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Nature Fast and Nature Slow - Nicholas Money ****

This is a lovely concept, a cosmic zoom of biology, where the zoom is not in space but in time. Each chapter looks at biological actions that occur in a particularly timeframe, starting with those that occur in a fraction of a second and running up to billions of years.

The first chapter, 'Ballistics', is absolutely fascinating as we start with the intensely quick mechanisms used by, for example, jellyfish to fire tiny poison darts into prey (or people), or by ferns to blast out spores, events taking place in a matter of thousandths of seconds. I can just imagine a TV show where these actions are displayed in elegant, ultra-slow motion. 

This chapter is great, but also illustrates a recurrent problem in the book: Nicholas Money gives us too many examples. A good number of the chapters open with a story, but then present the reader with a whole sequence of fact statements - this does this; that does that - which are exhausting to read. We could do with the writing to slow down a bit, show us fewer examples but explain in more detail. So, for example, we are told that 'mushroom spores employed a "surface tension catapult", powered by the motion of water droplets, to fling themselves from their gills.' I'd have loved to have read more on exactly what this means, but the next sentence is off on a different topic.

As we move up through the different timescales, the mid section starts to feel a bit samey, but the book comes alive again towards the end - I particularly enjoyed the final chapter 'Beginnings' where we are looking back billions of years to the origins of life on Earth. Although Money can verge on purple prose occasionally, he benefited from a looser narrative approach without overloading us with different examples.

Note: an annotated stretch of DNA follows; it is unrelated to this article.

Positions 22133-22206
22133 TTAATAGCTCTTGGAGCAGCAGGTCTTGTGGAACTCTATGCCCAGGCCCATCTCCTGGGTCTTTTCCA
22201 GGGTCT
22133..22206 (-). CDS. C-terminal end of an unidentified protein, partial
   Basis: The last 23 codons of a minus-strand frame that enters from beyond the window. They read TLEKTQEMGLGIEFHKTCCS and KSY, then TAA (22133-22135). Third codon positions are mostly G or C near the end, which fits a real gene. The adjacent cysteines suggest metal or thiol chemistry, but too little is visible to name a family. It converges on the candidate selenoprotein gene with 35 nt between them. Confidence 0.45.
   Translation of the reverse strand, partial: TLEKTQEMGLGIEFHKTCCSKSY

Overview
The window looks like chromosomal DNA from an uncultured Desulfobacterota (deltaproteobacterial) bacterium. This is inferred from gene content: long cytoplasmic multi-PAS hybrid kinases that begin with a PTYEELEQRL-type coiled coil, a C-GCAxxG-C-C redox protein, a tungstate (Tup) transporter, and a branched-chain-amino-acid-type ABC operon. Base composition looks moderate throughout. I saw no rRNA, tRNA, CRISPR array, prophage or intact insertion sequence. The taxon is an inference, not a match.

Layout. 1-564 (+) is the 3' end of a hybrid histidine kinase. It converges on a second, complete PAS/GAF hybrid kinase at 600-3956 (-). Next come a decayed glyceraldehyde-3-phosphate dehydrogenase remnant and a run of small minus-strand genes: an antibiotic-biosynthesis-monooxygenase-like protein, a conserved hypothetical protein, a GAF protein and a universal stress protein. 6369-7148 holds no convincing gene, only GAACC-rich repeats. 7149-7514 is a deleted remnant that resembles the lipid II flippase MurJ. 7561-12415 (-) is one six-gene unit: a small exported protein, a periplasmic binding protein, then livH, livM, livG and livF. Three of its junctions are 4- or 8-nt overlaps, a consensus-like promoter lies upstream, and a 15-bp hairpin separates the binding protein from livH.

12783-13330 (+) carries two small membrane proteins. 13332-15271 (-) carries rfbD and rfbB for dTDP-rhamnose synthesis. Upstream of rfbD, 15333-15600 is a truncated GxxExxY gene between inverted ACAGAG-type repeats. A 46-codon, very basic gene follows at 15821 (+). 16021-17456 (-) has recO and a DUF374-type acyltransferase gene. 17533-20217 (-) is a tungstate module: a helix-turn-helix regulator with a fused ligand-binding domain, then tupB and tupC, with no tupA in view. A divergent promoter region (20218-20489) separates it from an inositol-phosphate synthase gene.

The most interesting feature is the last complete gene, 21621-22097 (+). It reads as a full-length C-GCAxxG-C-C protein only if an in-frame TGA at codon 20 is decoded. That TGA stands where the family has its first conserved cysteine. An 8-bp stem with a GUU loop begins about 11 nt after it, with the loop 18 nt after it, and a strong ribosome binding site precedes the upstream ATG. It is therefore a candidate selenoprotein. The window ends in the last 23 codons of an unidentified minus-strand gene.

What certainly comes through is Money's personality and interest in the topic. On the one hand this introduces a rather dated scientist's downer on philosophy - you can almost see the author's lip curl when he talks about philosophers, being scathing, for example, of Nagel's 'What Is it Like to be a Bat?' essay and its implications. On the other hand, Money's honesty in his impressions of other scientists and their theories is impressively candid, such as his assessment of researchers who claimed plants had emotion-like  responses: 'These clowns were gullible at best, foolish in their dismissal of control experiments and besotted with fantasies about the inner emotional lives of the botanical world.'

Although there were aspects of the book that didn't entirely work for me, overall I enjoyed it and thought it a really interesting and different take on the subject of biology.



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Review by Brian Clegg


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